You may be realizing, as I quickly did, that this is no ordinary kingdom. For one thing, the king was wacky. He collected travel posters for a few years, and the walls of his chambers are covered with them. I don't know where he acquired them all. Some of them show some foreign-looking places that I'll do my best to avoid. One of the posters, however, looks pretty familiar to me: a panoramic view of the Dusty Municipal Golf Course in Dusty, Ontario. It's a dull, dog-eared picture of a shabby golf course where a bunch of farmers and elementary school teachers are swinging their clubs with poor form. It was the poster the princess was looking at when she stepped through the hole in the wall.

Listen, I'll tell you something about that poster. I know what's behind it. And to tell you the truth, I know more about that hole in the wall than I've let on. Even though I wasn't nearby when the princess stepped through, I know what happened to her.

You see, there's a simple story behind it. I didn't really start out a wizard. I don't know if wizards are born, or made, or if they sprout from a little wizardtree, or what, but whatever they do, I didn't. I used to be head maintenance guy--the only maintenance guy--at a shabby little golf course in Dusty, Ontario. On occasion I liked to play a round with a couple farmers and some elementary school teachers, and that's how it happened. One day I went looking for my Topflight number three on hole six and never returned to the world as I knew it.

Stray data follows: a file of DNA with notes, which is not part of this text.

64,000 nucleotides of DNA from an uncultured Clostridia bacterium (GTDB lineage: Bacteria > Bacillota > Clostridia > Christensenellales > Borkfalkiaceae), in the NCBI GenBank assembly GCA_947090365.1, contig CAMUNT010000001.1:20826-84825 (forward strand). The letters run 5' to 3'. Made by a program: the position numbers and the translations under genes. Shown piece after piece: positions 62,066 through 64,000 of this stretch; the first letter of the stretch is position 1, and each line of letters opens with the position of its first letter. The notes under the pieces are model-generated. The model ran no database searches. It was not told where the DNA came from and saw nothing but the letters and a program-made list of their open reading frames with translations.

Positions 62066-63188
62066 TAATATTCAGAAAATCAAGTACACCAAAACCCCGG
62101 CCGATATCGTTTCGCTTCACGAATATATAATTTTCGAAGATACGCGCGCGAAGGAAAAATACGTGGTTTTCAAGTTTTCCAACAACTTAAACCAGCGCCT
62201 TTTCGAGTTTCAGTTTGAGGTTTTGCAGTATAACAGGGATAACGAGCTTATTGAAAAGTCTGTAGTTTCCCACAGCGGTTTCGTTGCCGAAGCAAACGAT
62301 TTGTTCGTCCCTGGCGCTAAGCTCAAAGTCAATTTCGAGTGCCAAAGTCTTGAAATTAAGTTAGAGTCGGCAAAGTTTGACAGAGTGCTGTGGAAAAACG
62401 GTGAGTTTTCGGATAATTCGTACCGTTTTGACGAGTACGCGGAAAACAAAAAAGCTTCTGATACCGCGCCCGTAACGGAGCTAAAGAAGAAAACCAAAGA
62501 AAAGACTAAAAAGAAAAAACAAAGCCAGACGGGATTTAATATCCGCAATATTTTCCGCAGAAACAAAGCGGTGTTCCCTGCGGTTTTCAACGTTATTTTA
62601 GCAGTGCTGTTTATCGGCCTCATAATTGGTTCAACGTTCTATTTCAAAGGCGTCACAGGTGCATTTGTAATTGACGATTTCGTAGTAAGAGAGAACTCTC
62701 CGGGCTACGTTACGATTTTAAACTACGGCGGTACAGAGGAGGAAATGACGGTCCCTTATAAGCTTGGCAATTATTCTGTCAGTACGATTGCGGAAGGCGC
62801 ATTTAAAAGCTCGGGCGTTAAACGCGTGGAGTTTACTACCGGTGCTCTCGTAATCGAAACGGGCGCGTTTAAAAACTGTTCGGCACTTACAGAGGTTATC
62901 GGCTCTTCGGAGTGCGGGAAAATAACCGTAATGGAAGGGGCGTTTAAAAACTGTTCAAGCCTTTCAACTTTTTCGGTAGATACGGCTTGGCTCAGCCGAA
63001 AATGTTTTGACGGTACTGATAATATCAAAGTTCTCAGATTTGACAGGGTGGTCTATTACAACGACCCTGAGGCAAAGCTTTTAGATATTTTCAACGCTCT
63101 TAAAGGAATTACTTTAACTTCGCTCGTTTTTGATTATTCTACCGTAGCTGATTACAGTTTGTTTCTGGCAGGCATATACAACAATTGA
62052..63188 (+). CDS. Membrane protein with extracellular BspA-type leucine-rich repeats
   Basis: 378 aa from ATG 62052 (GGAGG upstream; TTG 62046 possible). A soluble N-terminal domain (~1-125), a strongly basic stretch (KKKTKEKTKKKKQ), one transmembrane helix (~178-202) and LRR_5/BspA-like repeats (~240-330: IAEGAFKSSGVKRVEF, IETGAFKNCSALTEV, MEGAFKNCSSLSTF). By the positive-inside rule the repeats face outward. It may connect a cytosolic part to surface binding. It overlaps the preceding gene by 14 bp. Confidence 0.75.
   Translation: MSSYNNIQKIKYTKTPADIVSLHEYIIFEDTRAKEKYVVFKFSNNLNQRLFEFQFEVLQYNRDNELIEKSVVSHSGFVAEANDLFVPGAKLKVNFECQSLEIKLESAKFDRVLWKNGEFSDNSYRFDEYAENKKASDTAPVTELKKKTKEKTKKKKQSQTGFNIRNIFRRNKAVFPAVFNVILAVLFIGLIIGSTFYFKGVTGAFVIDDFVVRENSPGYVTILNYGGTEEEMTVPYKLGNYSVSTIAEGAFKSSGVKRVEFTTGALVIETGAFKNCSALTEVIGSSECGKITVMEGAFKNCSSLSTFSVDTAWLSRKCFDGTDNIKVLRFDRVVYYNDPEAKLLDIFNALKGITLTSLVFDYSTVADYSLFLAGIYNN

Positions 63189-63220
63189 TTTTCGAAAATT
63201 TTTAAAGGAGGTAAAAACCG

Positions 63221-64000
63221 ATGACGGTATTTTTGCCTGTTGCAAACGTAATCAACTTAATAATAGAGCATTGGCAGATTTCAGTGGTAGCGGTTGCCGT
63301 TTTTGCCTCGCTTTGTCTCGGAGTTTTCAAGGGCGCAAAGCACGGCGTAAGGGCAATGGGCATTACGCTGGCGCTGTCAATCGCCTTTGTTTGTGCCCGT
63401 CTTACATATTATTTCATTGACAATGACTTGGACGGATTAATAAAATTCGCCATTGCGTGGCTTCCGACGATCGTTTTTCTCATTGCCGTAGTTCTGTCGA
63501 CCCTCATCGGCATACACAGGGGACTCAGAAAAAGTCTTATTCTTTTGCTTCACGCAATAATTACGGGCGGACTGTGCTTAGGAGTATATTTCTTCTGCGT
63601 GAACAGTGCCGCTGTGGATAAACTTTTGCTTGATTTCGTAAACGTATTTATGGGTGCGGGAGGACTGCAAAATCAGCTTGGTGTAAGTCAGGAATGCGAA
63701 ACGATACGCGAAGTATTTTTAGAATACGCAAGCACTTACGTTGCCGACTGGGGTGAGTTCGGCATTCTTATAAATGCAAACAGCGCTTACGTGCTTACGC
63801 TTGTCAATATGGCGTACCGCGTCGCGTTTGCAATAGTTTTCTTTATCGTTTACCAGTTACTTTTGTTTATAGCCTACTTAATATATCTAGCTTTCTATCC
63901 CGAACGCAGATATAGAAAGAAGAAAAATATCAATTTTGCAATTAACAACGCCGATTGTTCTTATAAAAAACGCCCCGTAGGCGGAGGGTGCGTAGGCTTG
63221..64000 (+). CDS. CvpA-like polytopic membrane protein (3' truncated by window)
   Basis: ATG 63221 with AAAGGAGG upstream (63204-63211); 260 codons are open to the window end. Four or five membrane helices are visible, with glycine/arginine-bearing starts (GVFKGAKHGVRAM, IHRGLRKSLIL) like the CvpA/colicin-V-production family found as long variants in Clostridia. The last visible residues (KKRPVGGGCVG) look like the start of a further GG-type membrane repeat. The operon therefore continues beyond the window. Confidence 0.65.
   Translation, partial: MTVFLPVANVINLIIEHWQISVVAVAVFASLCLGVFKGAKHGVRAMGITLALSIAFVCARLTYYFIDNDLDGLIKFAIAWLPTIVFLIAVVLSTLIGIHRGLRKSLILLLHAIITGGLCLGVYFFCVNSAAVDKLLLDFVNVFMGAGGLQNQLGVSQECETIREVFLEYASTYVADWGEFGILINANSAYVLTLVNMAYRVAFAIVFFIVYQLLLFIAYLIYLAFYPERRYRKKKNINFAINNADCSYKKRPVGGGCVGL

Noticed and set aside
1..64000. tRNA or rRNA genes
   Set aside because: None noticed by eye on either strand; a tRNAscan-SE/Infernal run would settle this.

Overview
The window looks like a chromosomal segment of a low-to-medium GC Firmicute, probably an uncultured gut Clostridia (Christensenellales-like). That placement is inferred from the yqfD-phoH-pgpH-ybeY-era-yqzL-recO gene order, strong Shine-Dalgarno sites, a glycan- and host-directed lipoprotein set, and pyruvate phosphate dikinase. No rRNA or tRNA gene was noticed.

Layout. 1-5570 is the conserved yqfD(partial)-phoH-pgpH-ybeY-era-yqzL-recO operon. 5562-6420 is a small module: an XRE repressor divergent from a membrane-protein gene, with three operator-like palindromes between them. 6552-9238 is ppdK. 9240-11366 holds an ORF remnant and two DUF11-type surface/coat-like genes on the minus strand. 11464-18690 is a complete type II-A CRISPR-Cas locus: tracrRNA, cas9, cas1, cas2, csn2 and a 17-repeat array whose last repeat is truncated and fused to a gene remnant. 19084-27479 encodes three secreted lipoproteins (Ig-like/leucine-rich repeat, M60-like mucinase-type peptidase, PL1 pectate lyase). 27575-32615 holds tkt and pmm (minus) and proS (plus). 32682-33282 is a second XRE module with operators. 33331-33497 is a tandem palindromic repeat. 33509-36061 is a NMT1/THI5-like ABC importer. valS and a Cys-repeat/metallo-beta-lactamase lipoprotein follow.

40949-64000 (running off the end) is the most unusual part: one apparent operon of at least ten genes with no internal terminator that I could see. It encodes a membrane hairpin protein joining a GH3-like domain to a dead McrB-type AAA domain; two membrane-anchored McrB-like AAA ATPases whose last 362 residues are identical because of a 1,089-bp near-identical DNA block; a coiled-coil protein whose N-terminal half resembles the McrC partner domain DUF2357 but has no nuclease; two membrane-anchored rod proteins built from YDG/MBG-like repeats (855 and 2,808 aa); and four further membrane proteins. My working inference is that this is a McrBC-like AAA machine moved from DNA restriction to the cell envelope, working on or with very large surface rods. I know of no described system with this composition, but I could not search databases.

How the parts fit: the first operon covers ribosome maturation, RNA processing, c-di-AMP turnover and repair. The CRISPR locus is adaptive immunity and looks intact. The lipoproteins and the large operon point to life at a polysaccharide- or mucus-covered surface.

Just past the last sand trap, I was scrounging around in the rough for my ball, moving into territory where the grass was sort of tall and pasturely. I was muttering under my breath and parting the boughs of a thorny bush when my head thonked something where there ought to have been nothing. It was glimmery--a wall, in a way, but more like sky. I reached up to poke it, wondering what new sort of weather this was. My fingers touched the wall, slid into the wall, not into the airiness of sky, but into stone and mortar. Suddenly I couldn't pull back anymore, so I stepped forward. The wall swallowed me up, and. . .

And suddenly I was in the king's castle, where His Majesty himself found me. I discovered right away that he's not the brightest candle on the cake, but he's harmless enough.